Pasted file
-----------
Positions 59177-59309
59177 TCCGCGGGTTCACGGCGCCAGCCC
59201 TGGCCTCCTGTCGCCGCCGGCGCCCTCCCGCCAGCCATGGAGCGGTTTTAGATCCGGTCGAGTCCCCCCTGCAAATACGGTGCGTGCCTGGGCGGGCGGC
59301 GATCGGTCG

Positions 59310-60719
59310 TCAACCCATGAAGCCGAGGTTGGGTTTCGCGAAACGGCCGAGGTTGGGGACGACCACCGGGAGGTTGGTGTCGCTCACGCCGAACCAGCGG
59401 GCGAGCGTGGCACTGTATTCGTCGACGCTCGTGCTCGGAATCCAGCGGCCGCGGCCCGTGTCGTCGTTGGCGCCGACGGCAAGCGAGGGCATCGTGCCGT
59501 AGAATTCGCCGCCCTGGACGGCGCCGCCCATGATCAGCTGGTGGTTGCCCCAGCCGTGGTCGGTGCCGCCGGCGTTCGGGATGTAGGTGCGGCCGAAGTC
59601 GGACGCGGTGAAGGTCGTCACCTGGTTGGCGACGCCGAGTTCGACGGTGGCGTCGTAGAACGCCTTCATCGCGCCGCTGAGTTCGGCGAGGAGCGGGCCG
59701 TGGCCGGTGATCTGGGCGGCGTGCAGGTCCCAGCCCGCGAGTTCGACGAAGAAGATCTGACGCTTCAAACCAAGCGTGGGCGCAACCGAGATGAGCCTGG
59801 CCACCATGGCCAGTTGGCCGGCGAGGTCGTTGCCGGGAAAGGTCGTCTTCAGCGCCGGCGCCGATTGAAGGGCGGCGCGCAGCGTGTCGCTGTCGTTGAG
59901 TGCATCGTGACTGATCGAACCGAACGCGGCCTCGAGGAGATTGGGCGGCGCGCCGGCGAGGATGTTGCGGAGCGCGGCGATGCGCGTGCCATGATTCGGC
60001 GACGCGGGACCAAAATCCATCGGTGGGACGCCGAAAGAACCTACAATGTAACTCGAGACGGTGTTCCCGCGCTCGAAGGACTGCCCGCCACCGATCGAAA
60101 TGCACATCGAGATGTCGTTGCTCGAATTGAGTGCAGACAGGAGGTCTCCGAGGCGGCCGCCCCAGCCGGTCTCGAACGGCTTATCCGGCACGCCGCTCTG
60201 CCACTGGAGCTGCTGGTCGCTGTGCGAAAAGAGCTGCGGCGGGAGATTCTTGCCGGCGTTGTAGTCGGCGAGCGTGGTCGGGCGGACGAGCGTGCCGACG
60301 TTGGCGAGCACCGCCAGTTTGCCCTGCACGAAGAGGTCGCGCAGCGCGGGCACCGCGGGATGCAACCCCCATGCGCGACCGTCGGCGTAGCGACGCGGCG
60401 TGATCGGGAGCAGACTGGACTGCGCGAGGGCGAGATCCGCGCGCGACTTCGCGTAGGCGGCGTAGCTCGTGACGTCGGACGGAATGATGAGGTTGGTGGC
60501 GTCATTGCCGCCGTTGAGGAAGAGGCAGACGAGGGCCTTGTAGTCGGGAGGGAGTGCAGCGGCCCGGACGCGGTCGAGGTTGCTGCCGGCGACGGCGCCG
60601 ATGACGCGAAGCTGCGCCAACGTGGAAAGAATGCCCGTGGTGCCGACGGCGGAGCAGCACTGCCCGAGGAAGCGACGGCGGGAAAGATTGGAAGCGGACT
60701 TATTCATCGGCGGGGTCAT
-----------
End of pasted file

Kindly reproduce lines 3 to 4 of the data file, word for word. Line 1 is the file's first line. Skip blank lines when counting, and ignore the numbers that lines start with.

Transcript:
59201 TGGCCTCCTGTCGCCGCCGGCGCCCTCCCGCCAGCCATGGAGCGGTTTTAGATCCGGTCGAGTCCCCCCTGCAAATACGGTGCGTGCCTGGGCGGGCGGC
59301 GATCGGTCG